Because someone loves your cute little nose (or your big ol snozz!), do it!

April Is Oral Cancer Awareness Month

Close to 43,250 Americans will be diagnosed with oral or pharyngeal cancer this year. It will cause over 8,000 deaths, killing roughly 1 person per hour, 24 hours per day. Of those 43,250 newly diagnosed individuals, only slightly more than half will be alive in 5 years.

In case you didn’t know, April is Oral Cancer Awareness Month. Fabgrandpa is an Oral Cancer Survivor, since 2001. The treatment for this awful disease is surgery, radition, and or chemotherapy. Fabgrandpa had the surgery, and then 37 radiation treatments in 2001. Luckily he did not have to go through chemo. Not every patient with Oral Cancer is as  lucky as my husband is. Some of them die, some of them have disfiguring scars, and others lose the ability to eat using their mouth, and have to be fed through a tube for the rest of their lives.

The key to preventing a death, disfigurement, and a feeding tube is early detection of Oral Cancer. One of the easiest ways to find Oral Cancer is to just look in your mouth and nose. Ask your dentist to do a routine check for Oral Cancer when you go for your regular checkups.

Great Expressions Dental Centers in the Atlanta area will be offering free oral cancer screenings to the public throughout the entire month of April – Oral Cancer Awareness Month. Call them today to make an appointment for your free exam.

Here are ways to help prevent Oral Cancer:

  • Avoid smoking and any type of tobacco product. According to the National Cancer Institute, tobacco use is the leading cause of oral cancer. Tobacco includes cigarettes, pipes, cigars and chewing tobacco. Not only can use of these products cause oral cancer in the mouth but also parts of the throat.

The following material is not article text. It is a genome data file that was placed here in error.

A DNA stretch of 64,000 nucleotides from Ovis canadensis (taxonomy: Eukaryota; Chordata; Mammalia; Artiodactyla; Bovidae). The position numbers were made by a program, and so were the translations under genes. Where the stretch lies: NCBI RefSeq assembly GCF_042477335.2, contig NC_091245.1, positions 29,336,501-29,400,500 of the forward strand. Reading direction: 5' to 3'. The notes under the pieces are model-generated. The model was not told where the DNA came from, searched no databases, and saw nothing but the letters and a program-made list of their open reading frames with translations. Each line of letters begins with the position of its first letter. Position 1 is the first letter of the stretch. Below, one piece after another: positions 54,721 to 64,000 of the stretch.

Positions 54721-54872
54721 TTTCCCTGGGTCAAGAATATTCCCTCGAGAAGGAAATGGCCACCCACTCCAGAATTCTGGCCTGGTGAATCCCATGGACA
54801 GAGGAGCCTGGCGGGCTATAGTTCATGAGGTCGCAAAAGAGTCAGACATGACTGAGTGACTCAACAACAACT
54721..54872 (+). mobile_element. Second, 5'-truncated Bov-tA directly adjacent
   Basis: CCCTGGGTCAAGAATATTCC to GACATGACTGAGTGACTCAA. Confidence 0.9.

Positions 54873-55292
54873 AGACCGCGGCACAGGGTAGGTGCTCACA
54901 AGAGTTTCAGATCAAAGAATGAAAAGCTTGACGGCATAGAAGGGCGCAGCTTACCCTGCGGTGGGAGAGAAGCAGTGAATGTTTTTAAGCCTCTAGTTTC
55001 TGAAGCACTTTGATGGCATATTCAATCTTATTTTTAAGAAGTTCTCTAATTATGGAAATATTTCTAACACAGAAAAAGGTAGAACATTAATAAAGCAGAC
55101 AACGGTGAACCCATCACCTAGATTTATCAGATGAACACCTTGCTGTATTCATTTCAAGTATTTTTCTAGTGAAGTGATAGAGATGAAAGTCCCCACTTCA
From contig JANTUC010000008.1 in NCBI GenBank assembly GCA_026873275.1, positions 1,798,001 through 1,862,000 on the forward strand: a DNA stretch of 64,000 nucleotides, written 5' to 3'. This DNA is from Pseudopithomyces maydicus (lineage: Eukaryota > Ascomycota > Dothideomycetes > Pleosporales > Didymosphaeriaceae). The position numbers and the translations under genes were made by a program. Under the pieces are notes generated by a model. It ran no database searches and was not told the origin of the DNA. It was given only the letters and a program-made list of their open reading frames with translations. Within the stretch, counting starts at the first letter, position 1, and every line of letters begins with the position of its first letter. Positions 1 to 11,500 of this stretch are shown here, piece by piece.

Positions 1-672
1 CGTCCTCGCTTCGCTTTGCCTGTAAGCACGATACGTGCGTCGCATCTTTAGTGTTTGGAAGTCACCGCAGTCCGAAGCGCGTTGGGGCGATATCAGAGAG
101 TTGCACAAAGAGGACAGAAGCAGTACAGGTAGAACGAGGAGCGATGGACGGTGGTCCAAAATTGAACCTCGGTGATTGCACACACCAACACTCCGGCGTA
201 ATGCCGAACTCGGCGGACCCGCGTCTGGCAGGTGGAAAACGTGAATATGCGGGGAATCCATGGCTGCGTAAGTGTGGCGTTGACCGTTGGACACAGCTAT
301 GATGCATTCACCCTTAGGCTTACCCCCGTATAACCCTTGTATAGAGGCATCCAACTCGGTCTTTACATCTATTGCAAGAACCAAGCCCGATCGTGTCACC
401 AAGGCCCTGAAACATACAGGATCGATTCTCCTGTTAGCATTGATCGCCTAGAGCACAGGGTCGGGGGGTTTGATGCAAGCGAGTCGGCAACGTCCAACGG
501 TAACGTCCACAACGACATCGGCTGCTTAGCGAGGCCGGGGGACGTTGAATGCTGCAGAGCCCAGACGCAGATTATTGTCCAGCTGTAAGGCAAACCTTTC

• Limit alcohol use. Using alcohol is a large risk factor for oral cancer. The more alcoholic drinks consumed daily, the higher the risk of oral cancer. The risk is about twice as high in people who have three to four alcoholic drinks per day compared to those who don’t drink alcohol, according to the National Cancer Institute
  • Sun exposure. Repeated exposure to sunlight may increase the risk of lip cancer, which most often occurs on the lower lip. Applying chapstick with sunscreen everyday will help prevent sun damage and cancer.
  • Regular dentist visits and self-examinations. Scheduling your six month exams is a great way to keep a healthy mouth. The dentist is the first line of defense in identifying dental health problems that may be associated with oral cancer, so it’s important to meet with them regularly and ask for an oral cancer screening. In addition, be sure to take a few minutes each month for a self-exam to see if you can see or feel anything suspicious including lumps; bumps; tender areas; and any white, red or grey patches. If these symptoms are found, contact your dentist immediately.
  • Brushing and flossing daily. Brushing twice a day with a fluoride based toothpaste is critical in removing bacteria that causes cavities, gingivitis and bad breath. Flossing sometimes is easily forgotten, however, if you don’t floss, you will miss cleaning 35 percent of your tooth surfaces. Flossing in the evening will remove bacteria that like to feed on food particles throughout the day and prevent bad breath.
  • Spotting early and advanced indicators. Early indicators of oral cancer include: red or white discolorations of the soft tissues of the mouth, any sore that does not heal within 14 days and hoarseness which lasts for a prolonged period of time. Advanced indicators of oral cancer include: a sensation that something is stuck in your throat, numbness in the oral region, difficulty in moving the jaw or tongue, difficulty in swallowing, ear pain in one side only, or a lump that develops in the mouth or on the neck.

    The giveaway package--you'll get all of this!

    The giveaway package–you’ll get all of this!

To get more information about Oral Cancer, its symptoms, and treatments options, check out the Oral Cancer Foundation website.

In help you get a good start on oral health, GEDC is sponsoring a giveaway of a great package of dental products. One winner will receive a package containing a Great Expressions Dental Centers tote bag; a Phillips Sonicare Electric Toothbrush; a Phillips Sonicare Air Floss; a travel bag with toothpaste, a toothbrush, a toothbrush holder, and floss; a Zoom Tooth Whitening Pen, a water bottle, and a lip balm.

Enter to win this package using the Giveaway Tools entry form below: